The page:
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By Tim Hofstetter
USGTF Level III Member
Corpus Christi, Texas

Parents often asked how old a child should be to start with golf lessons. There is no standard age to start, but this is often determined by the maturity and coordination of the child, and a lot depends on the type of instruction. I want to share with you a junior golf program I developed and teach for a private pre-school and afterschool program in Portland, Texas. The program consists of classes for ages 4, 5-7 and 8-10 years. The name of the program is known as Little Pin-Seeker. It is an enrichment program and is an extracurricular activity of the school program. The parents pay an additional enrollment fee for the golf activity. Little Pin-Seeker is designed to introduce youths to the game of golf in a fun manner. They learn golf skills with focus on muscular coordination, teamwork, social skills, etiquette, and knowledge of the game.

The Little Pin-Seeker program consists of three levels of achievement (Levels II, II and III), in which students progressively advance, with each level having a series of weekly classes for three weeks. The classes are 45 minutes in length, and a student-teacher ratio of 5:1 is maintained. The students must complete each level before advancing to the next level. At each level of the program, the instruction continues to enhance the youths’ knowledge of golf and improve their skills. At the end of each level, the youths are presented with a certificate of achievement.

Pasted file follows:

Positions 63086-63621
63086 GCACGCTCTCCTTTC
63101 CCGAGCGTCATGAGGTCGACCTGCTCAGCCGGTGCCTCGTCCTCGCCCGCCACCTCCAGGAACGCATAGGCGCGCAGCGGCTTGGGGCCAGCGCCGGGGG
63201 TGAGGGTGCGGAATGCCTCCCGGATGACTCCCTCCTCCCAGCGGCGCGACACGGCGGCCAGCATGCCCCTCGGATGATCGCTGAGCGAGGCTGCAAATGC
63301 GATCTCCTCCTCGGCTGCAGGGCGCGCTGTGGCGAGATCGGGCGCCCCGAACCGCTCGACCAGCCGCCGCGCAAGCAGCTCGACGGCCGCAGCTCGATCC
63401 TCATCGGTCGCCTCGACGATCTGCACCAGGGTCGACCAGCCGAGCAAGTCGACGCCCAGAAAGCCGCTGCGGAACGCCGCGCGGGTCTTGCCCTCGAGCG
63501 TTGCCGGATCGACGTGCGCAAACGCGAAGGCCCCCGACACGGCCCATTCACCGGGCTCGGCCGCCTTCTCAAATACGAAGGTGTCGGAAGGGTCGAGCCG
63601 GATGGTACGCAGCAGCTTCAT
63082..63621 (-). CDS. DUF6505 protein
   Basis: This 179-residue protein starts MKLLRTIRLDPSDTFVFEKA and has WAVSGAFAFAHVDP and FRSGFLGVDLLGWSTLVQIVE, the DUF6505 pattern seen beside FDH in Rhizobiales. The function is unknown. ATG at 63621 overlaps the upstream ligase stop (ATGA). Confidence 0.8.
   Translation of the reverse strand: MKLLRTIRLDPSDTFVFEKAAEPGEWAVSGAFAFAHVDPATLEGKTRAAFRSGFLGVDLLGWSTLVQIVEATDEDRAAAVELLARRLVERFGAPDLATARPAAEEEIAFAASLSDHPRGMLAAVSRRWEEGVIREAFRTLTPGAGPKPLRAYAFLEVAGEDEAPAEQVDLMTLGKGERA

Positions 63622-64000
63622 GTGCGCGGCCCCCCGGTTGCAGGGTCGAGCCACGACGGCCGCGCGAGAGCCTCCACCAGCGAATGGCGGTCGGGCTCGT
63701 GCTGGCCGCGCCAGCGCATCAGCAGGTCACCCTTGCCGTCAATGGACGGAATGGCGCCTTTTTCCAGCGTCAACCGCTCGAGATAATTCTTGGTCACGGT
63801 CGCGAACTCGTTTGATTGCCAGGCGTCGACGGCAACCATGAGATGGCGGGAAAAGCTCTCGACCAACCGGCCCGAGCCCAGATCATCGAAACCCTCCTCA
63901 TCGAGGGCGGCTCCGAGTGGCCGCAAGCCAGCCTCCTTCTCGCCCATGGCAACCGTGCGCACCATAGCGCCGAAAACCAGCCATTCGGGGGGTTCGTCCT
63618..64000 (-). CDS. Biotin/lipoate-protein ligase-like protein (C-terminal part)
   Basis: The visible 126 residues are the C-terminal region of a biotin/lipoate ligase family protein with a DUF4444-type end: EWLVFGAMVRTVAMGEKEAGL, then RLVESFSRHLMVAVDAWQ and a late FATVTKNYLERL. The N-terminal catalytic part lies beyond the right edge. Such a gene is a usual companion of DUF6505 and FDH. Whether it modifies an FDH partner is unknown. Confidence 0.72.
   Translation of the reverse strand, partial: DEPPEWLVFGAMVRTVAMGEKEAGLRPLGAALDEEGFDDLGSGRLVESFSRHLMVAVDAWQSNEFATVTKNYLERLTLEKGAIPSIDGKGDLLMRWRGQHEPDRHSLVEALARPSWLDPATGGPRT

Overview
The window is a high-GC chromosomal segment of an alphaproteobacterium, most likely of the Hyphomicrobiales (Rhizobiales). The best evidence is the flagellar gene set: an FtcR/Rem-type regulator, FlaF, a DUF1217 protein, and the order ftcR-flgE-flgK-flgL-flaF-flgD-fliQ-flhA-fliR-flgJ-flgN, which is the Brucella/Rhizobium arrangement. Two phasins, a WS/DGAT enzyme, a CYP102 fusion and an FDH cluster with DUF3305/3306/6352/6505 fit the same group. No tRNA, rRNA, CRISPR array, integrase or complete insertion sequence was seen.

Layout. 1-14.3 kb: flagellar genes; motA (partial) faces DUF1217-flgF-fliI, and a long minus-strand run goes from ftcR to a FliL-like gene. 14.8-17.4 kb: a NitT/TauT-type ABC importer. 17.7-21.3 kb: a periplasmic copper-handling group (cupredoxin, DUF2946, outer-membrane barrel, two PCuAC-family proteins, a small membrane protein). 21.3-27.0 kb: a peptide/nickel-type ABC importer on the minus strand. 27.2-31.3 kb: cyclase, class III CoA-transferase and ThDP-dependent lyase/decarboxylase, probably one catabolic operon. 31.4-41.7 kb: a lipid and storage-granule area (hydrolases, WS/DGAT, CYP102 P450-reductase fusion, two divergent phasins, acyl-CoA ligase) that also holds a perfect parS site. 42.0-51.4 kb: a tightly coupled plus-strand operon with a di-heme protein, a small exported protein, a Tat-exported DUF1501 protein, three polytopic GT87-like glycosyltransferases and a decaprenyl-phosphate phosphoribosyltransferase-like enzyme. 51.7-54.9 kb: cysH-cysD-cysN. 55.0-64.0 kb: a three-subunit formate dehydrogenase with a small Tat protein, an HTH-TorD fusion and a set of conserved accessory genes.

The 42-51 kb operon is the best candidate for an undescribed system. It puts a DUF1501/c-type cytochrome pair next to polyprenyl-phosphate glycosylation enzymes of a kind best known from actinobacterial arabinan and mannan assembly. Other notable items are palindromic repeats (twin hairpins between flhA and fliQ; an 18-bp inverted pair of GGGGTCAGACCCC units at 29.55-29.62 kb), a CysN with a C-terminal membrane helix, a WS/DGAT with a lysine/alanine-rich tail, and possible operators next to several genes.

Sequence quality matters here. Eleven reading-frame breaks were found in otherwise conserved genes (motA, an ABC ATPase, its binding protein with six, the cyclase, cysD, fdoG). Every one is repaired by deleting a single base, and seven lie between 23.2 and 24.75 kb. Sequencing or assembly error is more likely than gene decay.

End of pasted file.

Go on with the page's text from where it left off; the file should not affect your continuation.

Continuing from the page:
For the younger age classes (4, 5-7 years old) some of the class work is accomplished inside the center, using golf learning books on the market for spelling and numbers, and golf-related coloring sheets. Each youth maintains a personal class folder with work accomplished and to store any handouts provided. This folder is their keepsake.

To accommodate golf classes outside, a grassy area is used adjacent to the center. There is plenty of room to accommodate fi ve teaching stations using wiffle balls. As the students progress to hitting real golf balls, a portable driving net system and putting carpet are used. Age- and size-appropriate golf clubs are provided by the center. All classes start off with group golf warm-up exercises and end with a cool-down period used to discuss the daily activity accomplished. At Level III, the youths are bused to a local golf course for a tour and to compete in a putting competition.

\The above is just one method and not the norm for getting youths started early in golf. Another good method is conducting child and parent and or grandparent clinics. This method of instruction provides interaction as a family, where the parent can assist the instructor and learn drills that can be conducted at home or the range with their child. This method of instruction is short-term, but has proved to stimulate interest in the game at a young age.

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